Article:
Waxworks (Das Wachsfigurenkabinett) was the final film Paul Leni directed in Germany before striking out for Hollywood, where he made such classic genre films as The Cat and the Canary, The Man Who Laughs, and The Last Warning. It's sophisticated medley of genres was in fact what inspired Universal's Carl Laemmle to invite Leni to come to Hollywood, as Laemmle was hoping to capitalize on the emerging comedy-horror craze of the 1920s. Stylistically, Waxworks was celebrated as a late example of German Expressionism. It's stylized sets (designed by Leni), fantastical costumes, chiaroscuro lighting, and startlingly bold performances are characteristic of that cinematic movement and contribute to the film's lasting appeal.The three episodes of Waxworks are united by the character of a young poet (William Dieterle), who is hired by the owner of a wax museum to create backstories for a trio of the museum's figures: Caliph Haroun-al-Raschid (Emil Jannings), Ivan the Terrible (Conrad Veidt), and Jack the Ripper (Werner Krauss). The stories with leading actors of Weimar cinema are depicted successively, the poet casting himself together with the daughter of the wax museum's owner at the center of each tale. Though the poet and the daughter play different characters every time, they are always lovers threatened by an animated wax figure tyrant.As the original German version of Waxworks has not survived, this newly restored English edition-a joint effort by the Deutsche Kinemathek and Cineteca di Bologna, L'Immagine Ritrovata (with funding from the German Commission for Culture and the Media)-is composed of vintage export prints and additional film materials from archives around the world. The elements, including English intertitles, were scanned in 4K resolution and then restored in 2K. Presented by Flicker Alley and Eureka Entertainment in a Blu-ray/DVD dual-format edition, there is an option of two scores to accompany the film: a new piano score by Richard Siedhoff and a new instrumental score by Bernd Schultheis, Olav Lervik and Jan Kohl, commissioned by ZDF/ARTE and performed by Ensemble Musikfabrik.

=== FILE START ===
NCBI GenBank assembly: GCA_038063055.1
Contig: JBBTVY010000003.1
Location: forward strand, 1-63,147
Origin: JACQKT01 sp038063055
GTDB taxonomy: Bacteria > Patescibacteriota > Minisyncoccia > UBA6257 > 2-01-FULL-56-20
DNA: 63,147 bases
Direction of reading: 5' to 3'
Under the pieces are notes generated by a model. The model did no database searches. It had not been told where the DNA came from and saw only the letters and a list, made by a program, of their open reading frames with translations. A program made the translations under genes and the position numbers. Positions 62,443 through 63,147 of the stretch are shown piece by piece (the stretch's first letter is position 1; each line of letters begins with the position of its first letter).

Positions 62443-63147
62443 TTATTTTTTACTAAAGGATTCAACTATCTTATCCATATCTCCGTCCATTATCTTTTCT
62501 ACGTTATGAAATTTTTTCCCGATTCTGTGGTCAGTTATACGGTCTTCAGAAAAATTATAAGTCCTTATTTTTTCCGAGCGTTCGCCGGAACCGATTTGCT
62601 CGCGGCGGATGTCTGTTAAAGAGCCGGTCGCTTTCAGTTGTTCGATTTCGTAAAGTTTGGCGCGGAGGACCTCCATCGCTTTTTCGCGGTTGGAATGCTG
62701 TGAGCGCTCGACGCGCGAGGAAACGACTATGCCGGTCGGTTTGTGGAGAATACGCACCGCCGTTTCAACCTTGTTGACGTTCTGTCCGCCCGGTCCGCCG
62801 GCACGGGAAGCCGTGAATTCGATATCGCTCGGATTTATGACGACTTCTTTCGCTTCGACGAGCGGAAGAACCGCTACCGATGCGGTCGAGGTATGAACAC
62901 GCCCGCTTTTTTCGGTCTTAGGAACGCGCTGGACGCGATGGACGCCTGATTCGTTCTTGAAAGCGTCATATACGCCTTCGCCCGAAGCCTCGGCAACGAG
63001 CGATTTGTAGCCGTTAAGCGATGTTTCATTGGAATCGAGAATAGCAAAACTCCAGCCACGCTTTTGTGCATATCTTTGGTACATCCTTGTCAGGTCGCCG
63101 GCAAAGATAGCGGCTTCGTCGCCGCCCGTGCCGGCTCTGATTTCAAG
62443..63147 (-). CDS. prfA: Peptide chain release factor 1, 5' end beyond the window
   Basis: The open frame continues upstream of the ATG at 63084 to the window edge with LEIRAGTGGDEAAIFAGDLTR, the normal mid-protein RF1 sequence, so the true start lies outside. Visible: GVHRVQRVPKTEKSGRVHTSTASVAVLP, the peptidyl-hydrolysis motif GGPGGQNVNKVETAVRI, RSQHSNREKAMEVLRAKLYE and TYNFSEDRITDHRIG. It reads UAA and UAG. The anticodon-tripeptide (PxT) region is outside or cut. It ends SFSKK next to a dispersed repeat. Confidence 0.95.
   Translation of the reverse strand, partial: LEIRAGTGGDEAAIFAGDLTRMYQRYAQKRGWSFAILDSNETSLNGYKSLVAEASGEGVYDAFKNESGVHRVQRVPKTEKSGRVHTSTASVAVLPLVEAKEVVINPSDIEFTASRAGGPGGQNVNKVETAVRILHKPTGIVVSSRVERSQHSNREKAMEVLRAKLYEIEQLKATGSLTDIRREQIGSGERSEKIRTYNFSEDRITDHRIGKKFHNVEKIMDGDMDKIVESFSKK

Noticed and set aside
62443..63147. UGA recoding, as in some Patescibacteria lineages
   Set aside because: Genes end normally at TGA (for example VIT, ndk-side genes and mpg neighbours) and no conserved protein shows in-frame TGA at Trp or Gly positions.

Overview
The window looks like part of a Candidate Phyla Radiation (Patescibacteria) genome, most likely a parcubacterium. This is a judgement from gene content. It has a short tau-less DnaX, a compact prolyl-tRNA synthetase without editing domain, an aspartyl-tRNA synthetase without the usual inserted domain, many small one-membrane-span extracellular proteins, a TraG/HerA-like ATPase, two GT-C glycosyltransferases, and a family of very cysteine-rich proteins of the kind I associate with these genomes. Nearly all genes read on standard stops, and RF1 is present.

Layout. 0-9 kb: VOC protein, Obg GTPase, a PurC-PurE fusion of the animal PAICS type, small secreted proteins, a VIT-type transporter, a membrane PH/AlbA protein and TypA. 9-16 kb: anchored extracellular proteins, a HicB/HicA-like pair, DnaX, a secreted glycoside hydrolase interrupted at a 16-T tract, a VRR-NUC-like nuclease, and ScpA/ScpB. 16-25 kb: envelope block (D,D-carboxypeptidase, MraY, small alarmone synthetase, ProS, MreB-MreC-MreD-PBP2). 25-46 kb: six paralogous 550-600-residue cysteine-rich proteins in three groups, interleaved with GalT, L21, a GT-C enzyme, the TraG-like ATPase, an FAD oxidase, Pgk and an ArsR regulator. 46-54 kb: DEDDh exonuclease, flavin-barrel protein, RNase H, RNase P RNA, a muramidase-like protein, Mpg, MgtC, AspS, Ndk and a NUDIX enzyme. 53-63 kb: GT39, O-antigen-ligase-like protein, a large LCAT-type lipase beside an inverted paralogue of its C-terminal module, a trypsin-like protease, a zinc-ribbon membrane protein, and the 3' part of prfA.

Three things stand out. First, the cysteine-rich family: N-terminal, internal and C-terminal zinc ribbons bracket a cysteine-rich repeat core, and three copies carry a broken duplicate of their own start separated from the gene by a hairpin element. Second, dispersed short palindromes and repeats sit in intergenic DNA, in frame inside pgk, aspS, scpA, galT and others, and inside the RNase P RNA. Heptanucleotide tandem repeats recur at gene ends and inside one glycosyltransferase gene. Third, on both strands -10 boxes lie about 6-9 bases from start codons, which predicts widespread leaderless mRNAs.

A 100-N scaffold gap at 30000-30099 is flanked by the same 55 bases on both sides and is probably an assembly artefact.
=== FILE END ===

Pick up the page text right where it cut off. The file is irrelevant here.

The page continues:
Waxworks (Das Wachsfigurenkabinett) was the final film Paul Leni directed in Germany before striking out for Hollywood, where he made such classic genre films as The Cat and the Canary, The Man Who Laughs, and The Last Warning. It's sophisticated medley of genres was in fact what inspired Universal's Carl Laemmle to invite Leni to come to Hollywood, as Laemmle was hoping to capitalize on the emerging comedy-horror craze of the 1920s. Stylistically, Waxworks was celebrated as a late example of German Expressionism. It's stylized sets (designed by Leni), fantastical costumes, chiaroscuro lighting, and startlingly bold performances are characteristic of that cinematic movement and contribute to the film's lasting appeal.The three episodes of Waxworks are united by the character of a young poet (William Dieterle), who is hired by the owner of a wax museum to create backstories for a trio of the museum's figures: Caliph Haroun-al-Raschid (Emil Jannings), Ivan the Terrible (Conrad Veidt), and Jack the Ripper (Werner Krauss). The stories with leading actors of Weimar cinema are depicted successively, the poet casting himself together with the daughter of the wax museum's owner at the center of each tale. Though the poet and the daughter play different characters every time, they are always lovers threatened by an animated wax figure tyrant.As the original German version of Waxworks has not survived, this newly restored English edition-a joint effort by the Deutsche Kinemathek and Cineteca di Bologna, L'Immagine Ritrovata (with funding from the German Commission for Culture and the Media)-is composed of vintage export prints and additional film materials from archives around the world. The elements, including English intertitles, were scanned in 4K resolution and then restored in 2K. Presented by Flicker Alley and Eureka Entertainment in a Blu-ray/DVD dual-format edition, there is an option of two scores to accompany the film: a new piano score by Richard Siedhoff and a new instrumental score by Bernd Schultheis, Olav Lervik and Jan Kohl, commissioned by ZDF/ARTE and performed by Ensemble Musikfabrik.